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Predictive local caching

From: Mike Gahan <ccaamrg@ucl.ac.uk>
Date: Tue, 16 Jul 1996 12:11:11 +0100
Message-Id: <31EB78CF.3F54@ucl.ac.uk>
To: www-talk@w3.org
This is a proposed mechanism for preloading a browser's local
disk cache with a group of related web documents, such as a 
tutorial divided into sections. 

At the moment, loading each new section requires a call to the
original server (or cache server), with the attendant connection
overhead. Much would be gained by downloading the entire related
group in a single, compressed, transaction, and unpacking the
resultant compendium directly into the local cache.

The following elements will be needed:

File Format

This specifies the form of the compendium file. MIME multipart mixed
is probably appropriate. The headers for each subpart should 
contain the original URL of the document, together with all
http header information usually sent.

This file format should be browser independent.

MIME type

Used by the browser to recognise an incoming compendium.

	X-WWW-Compendium  (for starters) 

Compression technique

Download time will be reduced if the compendium is compressed using
gzip or similar.


Compendium Compiler

A program to generate a compendium from a web document subtree. It
could be set to omit certain sub-sub trees (eg bits requiring
authentication)


Compendium Expander

This is the interesting one. A first stab could be a stand alone
program, run by the browser as an external viewer. It would have to
understand the browser's cache format, so would be browser
specific. This has the advantage that no modification to the
browser is required, and the compendium is loaded by the user
clicking a specific link.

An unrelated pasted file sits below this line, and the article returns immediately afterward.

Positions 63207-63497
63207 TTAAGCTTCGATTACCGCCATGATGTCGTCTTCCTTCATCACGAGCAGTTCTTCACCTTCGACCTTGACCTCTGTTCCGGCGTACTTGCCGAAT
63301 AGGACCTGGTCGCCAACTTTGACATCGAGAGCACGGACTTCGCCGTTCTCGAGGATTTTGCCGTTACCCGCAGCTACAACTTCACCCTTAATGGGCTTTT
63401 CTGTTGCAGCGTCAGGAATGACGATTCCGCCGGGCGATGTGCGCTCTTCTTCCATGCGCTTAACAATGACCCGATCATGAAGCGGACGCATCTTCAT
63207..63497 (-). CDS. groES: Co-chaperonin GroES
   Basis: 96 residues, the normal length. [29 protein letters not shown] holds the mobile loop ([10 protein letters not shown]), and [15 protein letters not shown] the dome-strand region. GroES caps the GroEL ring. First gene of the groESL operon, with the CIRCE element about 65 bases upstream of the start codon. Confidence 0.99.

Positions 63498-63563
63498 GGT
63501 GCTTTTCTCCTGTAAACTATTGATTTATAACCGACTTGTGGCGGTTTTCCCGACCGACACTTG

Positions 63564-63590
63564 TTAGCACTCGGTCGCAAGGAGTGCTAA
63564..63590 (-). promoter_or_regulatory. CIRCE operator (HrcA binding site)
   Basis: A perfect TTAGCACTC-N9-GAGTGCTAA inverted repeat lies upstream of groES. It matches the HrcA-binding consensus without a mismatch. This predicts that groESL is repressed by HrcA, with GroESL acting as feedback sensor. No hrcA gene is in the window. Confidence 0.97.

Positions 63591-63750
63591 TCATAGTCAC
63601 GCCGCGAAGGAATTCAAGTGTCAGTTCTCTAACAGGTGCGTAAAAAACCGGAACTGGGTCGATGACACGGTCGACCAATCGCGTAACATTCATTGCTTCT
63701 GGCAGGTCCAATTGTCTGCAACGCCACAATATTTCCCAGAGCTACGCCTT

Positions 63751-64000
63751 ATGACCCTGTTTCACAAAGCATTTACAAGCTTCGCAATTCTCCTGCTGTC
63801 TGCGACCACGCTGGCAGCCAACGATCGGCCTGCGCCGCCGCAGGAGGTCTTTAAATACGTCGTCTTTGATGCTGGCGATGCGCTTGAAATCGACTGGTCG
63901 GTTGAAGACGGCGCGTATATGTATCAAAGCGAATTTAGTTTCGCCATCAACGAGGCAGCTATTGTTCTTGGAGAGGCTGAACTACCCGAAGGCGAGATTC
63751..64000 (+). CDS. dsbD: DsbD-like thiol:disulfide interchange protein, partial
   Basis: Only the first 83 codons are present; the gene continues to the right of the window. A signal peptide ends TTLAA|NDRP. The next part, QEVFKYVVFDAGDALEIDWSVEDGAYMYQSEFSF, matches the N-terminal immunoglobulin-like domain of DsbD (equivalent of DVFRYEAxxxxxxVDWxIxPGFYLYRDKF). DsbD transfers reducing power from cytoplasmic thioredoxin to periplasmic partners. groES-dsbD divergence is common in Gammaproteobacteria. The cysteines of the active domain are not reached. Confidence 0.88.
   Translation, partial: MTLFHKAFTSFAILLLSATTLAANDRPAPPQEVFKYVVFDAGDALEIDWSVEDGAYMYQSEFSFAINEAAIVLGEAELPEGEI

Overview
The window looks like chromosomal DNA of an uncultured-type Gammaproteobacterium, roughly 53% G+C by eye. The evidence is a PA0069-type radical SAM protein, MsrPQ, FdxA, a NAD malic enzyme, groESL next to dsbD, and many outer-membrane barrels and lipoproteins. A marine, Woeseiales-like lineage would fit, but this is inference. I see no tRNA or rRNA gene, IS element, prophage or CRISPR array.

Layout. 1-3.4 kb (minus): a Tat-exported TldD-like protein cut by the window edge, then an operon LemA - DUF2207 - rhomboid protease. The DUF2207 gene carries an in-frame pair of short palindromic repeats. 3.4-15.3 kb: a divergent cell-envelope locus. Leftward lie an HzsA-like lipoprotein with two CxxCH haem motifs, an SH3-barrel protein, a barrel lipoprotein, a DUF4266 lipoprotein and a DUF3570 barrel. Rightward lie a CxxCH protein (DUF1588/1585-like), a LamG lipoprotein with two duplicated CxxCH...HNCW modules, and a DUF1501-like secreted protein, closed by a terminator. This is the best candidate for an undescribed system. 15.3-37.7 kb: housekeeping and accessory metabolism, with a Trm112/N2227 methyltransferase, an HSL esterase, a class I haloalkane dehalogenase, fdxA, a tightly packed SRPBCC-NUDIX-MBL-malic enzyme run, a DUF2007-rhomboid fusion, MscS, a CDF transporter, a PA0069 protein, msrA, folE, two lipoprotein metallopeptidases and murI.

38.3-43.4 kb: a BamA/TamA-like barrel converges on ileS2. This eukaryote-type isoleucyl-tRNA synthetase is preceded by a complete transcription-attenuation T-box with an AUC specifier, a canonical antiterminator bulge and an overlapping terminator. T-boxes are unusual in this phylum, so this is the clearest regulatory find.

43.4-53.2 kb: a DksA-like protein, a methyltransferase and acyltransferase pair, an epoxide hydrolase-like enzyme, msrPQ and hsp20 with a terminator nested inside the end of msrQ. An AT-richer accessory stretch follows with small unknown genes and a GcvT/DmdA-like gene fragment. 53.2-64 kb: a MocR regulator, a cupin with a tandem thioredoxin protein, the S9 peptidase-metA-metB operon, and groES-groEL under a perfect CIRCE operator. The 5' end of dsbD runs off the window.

A more ambitious project involves incorporating the expander in
the browser. This would be sensible, since the browser has all the
cache management routines to hand. It also opens up the possibility
of automatic compendium loading. 


Compendium HTML tag

This is present in a document which is part of a compendium, and
is used to inform the browser that a compendium exists. The <LINK>
tag in the <HEAD> section would provide a suitable venue. The
tag may also contain the size of the compendium, and the number of
documents is contains. The browser would use this information to
decide when to autoload a compendium. Intermediate cache servers
could also use it to load their databases.


I would be grateful for the remarks of members of this group on
these suggestions. In particular:

Is this the right place to discuss such matters?

Has anything like this been discussed before, and if so, where can I
find details?

Any glaring (or, indeed, subtle) flaws/omissions in the scheme?

Suggestions for modifications.

Details of the format of netscape cache files. I believe they use
Berkley DBM, so details of this would be welcome.



-- 
    Mike Gahan 
    Information Systems Division
    University College London

    http://www.ucl.ac.uk/~ccaamrg/
Received on Tuesday, 16 July 1996 07:11:44 GMT

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